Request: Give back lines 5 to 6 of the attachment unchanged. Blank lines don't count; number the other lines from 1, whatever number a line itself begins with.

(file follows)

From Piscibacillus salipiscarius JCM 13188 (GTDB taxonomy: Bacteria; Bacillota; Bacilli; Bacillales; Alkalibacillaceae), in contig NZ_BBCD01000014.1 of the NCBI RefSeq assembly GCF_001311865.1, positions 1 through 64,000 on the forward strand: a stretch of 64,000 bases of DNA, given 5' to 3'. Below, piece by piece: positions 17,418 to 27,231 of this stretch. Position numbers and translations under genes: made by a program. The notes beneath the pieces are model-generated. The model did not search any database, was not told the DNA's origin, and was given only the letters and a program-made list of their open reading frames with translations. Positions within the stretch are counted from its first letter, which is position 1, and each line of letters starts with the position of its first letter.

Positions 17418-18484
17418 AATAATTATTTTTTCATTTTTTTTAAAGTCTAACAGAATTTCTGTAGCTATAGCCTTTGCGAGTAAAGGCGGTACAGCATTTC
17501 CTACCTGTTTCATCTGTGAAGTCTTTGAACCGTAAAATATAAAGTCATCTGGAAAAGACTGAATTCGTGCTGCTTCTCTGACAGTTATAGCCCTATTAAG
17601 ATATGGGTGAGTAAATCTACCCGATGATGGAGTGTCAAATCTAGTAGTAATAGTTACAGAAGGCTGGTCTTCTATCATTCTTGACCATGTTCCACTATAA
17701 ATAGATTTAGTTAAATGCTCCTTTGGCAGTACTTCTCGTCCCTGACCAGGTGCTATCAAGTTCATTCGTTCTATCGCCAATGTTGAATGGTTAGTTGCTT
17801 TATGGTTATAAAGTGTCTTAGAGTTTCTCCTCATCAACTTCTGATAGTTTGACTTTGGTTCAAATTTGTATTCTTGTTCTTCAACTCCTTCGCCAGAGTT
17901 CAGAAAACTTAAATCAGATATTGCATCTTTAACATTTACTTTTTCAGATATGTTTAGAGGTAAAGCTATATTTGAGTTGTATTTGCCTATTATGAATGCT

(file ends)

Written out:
17601 ATATGGGTGAGTAAATCTACCCGATGATGGAGTGTCAAATCTAGTAGTAATAGTTACAGAAGGCTGGTCTTCTATCATTCTTGACCATGTTCCACTATAA
17701 ATAGATTTAGTTAAATGCTCCTTTGGCAGTACTTCTCGTCCCTGACCAGGTGCTATCAAGTTCATTCGTTCTATCGCCAATGTTGAATGGTTAGTTGCTT